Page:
Rivers are the primal highways of life. From the crack of time,
they have borne men’s dreams, and in their lovely rush to elsewhere,
fed our wanderlust, mimicked our arteries, and charmed our imaginations
in a way the static pond or vast and savage ocean never could.
We are still getting a wonderful break in the weather before the torrid heat of summer in Florida, and so I loaded up the boat and headed back to the Wacissa. I was surprised to be the only car in the lot when I arrived at about 11:00. I'm still trying to find the best new way to launch with the changes they made. This time I tried using the cart to get the boat to the normal sandy launch area, avoiding the concrete ramp altogether. It worked well.
Shortly after setting out, I saw the first wood duck babies of the day as this mother led a pair off the main river and into the reeds.
As I approached the Cassidy Spring area, I spotted this tricolored heron along the side of the river and paddled over to get a closer look.
It seemed much more interested in movement underwater than in my presence.
I watched for a while and then moved on. Look! A wood duck family out for a swim.
It's funny--last spring/summer I rarely saw any woodies, and this year they are showing up again.
Blue Spring was clearer than last time but still not back to normal clarity.
There were many, many green herons on the river on this day! Sometimes I saw two at a time in flight. For the most part they seem to stay in the grass and surface growth where the river meets the shoreline, which means they are often not easily accessible from a kayak; in some areas the lotuses and other greenery cover half the river surface--and those are difficult to paddle through when they get very thick. But then I came to this one on some branches near a clear area of shoreline.
I love it when they raise that topknot.
I paddled on downstream, the wind in my face but not too strong. I saw a small great blue heron standing near a vegetation island and paddled over to it. As I noticed last time I paddled this river, the small great blues are pretty timid right now. Knowing this, I didn't want to get too close. I sat still for a while. Finally, when I had him in focus for a nice portrait when he decided to go stand elsewhere.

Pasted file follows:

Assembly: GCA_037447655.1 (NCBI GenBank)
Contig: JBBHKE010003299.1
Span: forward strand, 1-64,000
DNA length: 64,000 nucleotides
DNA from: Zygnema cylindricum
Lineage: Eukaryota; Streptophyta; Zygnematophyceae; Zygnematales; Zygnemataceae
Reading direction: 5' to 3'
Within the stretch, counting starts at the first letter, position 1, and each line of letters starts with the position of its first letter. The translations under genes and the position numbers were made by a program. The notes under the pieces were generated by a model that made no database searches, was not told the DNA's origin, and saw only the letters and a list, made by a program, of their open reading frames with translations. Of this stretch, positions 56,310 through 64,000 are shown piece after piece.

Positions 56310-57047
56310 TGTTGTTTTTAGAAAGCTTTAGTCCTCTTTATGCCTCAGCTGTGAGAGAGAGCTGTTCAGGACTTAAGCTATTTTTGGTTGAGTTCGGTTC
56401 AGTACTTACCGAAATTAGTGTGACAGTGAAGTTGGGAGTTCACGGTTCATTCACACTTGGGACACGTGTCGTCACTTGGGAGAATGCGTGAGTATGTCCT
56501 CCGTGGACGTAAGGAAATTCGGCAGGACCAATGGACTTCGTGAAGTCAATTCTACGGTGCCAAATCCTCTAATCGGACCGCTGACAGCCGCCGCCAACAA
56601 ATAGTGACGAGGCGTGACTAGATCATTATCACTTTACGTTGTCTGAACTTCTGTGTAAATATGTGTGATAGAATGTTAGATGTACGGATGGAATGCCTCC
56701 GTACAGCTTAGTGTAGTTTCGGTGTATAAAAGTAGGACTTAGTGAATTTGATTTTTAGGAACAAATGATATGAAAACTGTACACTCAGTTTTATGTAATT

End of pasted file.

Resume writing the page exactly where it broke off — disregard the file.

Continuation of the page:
So I continued on. At about 2:00 I decided to turn around and meander back to the boat ramp. Of course, as every paddler experiences on a regular basis, the wind turned when I did, so I was paddling into it in both directions. This happens with phenomenal frequency.
I noticed an interesting thing--many of the egrets, both great and snowy, were perched in trees. I don't recall seeing quite so many off the ground in the past.
But I did pass a pretty little snowy egret on the river.
I took several photos of him before he flew off--landing a few yards away.
I was paddling on the east side going upstream when I spotted a male wood duck on a log on the other side of the river. I didn't think there was much chance it would stay in place long enough for me to get close enough for a photo, but I paddled slowly over there anyway. It must have been dozing since I was able to get fairly close before it saw me.
I stopped moving at that point--wanting to stay within that fine line of getting close enough for a picture but not close enough to alarm or disturb it. It didn't seem overly disturbed and stayed on the log, at one point standing up to show off its beautiful colors from a different perspective.
I backed away from it and left it in peace to enjoy the sunshine on the log.
Once again I had not encountered another boat for hours, but as I approached the boat ramp to leave the river, I saw several other paddlers in both canoes and kayaks. An air boat was just leaving the ramp area--good timing on my part for getting off the water! I recently read that high noise levels are very disturbing to nesting birds. Given the number of young wood ducks (oh! I also saw very small baby moorhens on this trip but could not get any photos of them) and other nesting birds, this does not seem like an ideal place for boats on which the passengers must wear protection over their ears due to the excessively high and potentially damaging decibel level. Not to mention the fact that baby wood ducks or baby moorhens or gallinules that happen to be in the middle of the river and unable to fly yet could not possibly get out of the way of a speeding air boat in time not to be mowed under; add to that the fact that these young birds are colored for camouflage, not high visibility. I worry about them.
My time on the river was peaceful and bird-filled. I'll be back out soon. Stand by.